AVONDALE — Saying there's "no demand" for two- and three-bedroom apartments in Avondale and the surrounding area, the developer behind "The Fields" now wants to make the development a high-density studio project — similar to the "micro apartment" project in neighboring Logan Square.
But some neighbors aren't having it.
More than 50 youth leaders with the neighborhood group Logan Square Neighborhood Association protested the proposed changes late Friday afternoon at the site of the development at Diversey and Pulaski avenues.
[All photos DNAinfo/Mina Bloom]
They say the development will contribute to the "wave of gentrification" moving west from Logan Square to Avondale and Hermosa.
"The aldermen are joining the side of the developers when we're the people who put them in power," said 17-year-old Raymon Barrera.
"This alderman [31st Ward Ald. Milly Santiago] ran a campaign on transparency, but now that she's in office, she's neglected those principles she ran on. It's a disgrace," Barrera said.
Holding signs that read "logan para todos" and "upzones = displacement," Barrera and his fellow youth leaders formed a line and blocked traffic, eliciting honks of encouragement from drivers. It was the same tactic the leaders used when they blocked the 606 earlier this month in an effort to keep the momentum going for the affordable housing ordinance.
Paul Fishbein, of 4K Diversey Partners, applied to make changes to "The Fields" earlier this summer.
The original plan called for 84 live/work apartments, a mixture of one-, two- and three-bedroom units at 4000 W. Diversey Ave. as part of the massive, mixed-use development which includes Cermak Fresh Market and a host of other retailers.
By mid-July, Fishbein had changed the plans, proposing 125 apartments — mostly studios, convertibles and one-bedrooms — with no live/work requirement. His team must go back to the city for approval.
"There is no demand in the market for two- and three-bedroom units. Whoever is saying that's what they're looking for ... that's not factual," Fishbein previously told DNAinfo.
If the plan is approved, Fishbein said monthly rents would be lower, but he declined to get into specifics.
"The monthly rents [are] more in line with what the market can support," he previously said.
Yet the youth leaders, along with other neighbors, contend that studios and one-bedrooms won't accommodate the many families in the community who need two- and three-bedroom apartments.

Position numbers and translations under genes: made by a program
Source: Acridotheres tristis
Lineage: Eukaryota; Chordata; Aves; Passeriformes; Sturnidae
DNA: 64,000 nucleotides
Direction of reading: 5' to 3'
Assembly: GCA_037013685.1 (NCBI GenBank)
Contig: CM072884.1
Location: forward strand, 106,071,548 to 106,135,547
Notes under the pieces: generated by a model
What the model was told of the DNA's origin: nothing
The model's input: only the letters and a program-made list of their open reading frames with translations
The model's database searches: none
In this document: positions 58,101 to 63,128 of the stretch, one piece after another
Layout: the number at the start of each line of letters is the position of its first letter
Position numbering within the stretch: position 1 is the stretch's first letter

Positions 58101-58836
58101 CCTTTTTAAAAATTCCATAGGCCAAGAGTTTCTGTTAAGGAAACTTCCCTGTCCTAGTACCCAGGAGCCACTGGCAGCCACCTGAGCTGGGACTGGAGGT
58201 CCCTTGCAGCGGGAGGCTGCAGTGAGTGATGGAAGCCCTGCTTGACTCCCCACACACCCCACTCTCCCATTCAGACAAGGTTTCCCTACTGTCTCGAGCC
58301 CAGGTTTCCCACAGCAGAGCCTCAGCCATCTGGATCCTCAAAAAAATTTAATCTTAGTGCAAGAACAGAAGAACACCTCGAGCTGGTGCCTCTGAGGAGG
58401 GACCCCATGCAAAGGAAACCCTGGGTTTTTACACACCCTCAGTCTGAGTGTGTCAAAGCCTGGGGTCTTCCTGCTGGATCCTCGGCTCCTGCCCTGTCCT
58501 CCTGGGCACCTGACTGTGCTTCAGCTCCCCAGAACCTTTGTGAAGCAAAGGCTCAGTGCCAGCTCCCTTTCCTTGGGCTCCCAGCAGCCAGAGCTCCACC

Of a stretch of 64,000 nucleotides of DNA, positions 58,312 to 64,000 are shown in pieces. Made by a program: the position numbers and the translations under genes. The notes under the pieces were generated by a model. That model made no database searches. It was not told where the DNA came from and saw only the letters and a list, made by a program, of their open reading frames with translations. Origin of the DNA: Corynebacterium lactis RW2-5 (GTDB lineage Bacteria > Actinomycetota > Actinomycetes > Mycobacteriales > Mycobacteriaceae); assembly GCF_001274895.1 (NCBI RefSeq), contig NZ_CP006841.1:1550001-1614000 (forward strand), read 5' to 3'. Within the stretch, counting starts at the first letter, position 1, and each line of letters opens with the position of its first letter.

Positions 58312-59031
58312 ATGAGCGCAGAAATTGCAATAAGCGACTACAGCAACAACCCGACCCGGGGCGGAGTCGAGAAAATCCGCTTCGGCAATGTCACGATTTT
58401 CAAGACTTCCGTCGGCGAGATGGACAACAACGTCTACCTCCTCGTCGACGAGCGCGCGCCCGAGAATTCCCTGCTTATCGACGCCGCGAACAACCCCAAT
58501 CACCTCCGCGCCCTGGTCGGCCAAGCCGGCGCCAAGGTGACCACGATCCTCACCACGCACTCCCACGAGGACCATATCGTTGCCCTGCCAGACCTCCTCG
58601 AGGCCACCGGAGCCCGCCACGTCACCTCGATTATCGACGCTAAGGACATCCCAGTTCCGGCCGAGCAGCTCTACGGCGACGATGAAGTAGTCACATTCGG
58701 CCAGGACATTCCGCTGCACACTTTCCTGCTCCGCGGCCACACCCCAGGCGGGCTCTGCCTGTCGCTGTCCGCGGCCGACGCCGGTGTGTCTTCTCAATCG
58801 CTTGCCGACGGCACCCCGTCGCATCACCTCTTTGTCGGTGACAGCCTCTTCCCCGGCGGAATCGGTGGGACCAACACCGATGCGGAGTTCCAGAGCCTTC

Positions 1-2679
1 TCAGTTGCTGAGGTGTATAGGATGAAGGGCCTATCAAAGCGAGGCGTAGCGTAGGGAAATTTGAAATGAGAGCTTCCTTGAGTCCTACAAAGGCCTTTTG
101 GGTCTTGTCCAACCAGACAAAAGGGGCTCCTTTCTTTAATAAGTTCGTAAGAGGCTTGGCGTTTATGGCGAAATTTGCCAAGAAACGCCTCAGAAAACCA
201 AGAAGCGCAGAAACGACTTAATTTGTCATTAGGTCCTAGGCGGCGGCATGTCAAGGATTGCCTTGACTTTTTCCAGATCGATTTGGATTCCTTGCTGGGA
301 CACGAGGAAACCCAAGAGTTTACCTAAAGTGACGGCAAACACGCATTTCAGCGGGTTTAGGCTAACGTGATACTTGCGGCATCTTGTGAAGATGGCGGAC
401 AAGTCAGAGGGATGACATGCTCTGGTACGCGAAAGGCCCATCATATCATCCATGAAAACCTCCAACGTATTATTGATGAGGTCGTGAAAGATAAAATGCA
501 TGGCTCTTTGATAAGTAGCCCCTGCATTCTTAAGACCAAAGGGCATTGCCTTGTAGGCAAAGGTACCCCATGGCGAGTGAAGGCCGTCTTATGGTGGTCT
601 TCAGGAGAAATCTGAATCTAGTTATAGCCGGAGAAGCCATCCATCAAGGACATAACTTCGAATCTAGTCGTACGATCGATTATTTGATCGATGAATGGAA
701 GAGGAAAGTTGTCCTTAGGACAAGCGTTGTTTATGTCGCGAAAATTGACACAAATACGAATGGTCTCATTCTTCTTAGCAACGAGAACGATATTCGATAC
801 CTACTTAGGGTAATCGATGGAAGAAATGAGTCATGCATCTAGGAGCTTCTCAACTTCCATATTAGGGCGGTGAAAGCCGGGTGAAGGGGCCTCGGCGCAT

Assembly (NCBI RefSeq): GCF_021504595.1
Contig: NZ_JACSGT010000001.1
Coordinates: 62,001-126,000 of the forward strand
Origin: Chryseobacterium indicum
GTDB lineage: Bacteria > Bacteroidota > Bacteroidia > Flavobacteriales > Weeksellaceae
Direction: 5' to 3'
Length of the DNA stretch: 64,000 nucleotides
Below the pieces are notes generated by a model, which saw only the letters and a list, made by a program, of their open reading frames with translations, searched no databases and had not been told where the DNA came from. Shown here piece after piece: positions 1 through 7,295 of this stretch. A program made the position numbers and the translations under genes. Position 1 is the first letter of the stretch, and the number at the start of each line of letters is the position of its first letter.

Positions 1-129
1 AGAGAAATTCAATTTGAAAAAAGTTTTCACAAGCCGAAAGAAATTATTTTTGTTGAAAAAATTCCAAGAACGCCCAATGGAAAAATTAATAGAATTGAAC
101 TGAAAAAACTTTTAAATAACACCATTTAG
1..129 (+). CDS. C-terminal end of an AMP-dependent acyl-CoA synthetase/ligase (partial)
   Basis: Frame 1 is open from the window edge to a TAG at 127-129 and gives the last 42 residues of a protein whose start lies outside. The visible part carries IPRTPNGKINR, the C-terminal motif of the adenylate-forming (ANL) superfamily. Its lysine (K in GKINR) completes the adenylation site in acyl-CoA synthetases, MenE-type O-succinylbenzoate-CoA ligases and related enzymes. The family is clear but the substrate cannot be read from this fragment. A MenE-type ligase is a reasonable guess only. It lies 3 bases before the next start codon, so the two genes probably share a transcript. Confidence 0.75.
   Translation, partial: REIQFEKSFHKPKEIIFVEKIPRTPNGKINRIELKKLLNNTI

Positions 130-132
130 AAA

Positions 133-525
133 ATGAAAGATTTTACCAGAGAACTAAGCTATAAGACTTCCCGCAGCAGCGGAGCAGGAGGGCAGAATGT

"We've seen this happen in Logan Square, where they build studios, and we see families being displaced," said 21-year-old Aide Hernandez, who marched on Friday.
Other neighbors agree.
"There is demand for two- and three-bedroom apartments — ones that aren't priced at these ridiculous luxury price points. Normal people and families can't afford this madness," one neighbor wrote on DNAinfo's commenting platform, Neighborhood Square.
Hours before the march, Santiago announced that she will be hosting a community meeting from 6:30 p.m. to 7:30 p.m. Wednesday, addressing a complaint by the youth leaders that she had not sought input on the proposed changes from the neighborhood.
The group wants to take the issue one step further, demanding Santiago implement a community-driven zoning process, where community members can vote on projects before they go to the Council.
The protest ended with the group marching to Santiago's office to deliver a petition in favor of a community-driven zoning process with more than 500 signatures. Her office was closed. Two police cars showed up, but most of the group already had dispersed by then.
Efforts to reach Santiago over the weekend for comment were unsuccessful.
Colin Bird, president of Hermosa Neighborhood Association, said while the meeting is a step in the right direction, the announcement of Wednesday's neighborhood meeting came later than it should have.
"It's very difficult for us, or anyone really, to make arrangements to attend this meeting on such short notice," Bird wrote in an email.
Bird's neighborhood group is demanding the developer build all of the required affordable housing units on site — rather than paying a fee, which would allow three of them to be built off-site.
It's unclear if the developer has agreed to comply. Fishbein didn't return a message Sunday.
Fishbein's 4K Diversey Partners, a contributor to Santiago's campaign, bought the massive, 1.5-million-square-foot site from Macy's in 2008, when the retailer moved out of the building. The six buildings were previously occupied by Olson Rug & Carpet (1928-1963) and Marshall Field's (1964-2004).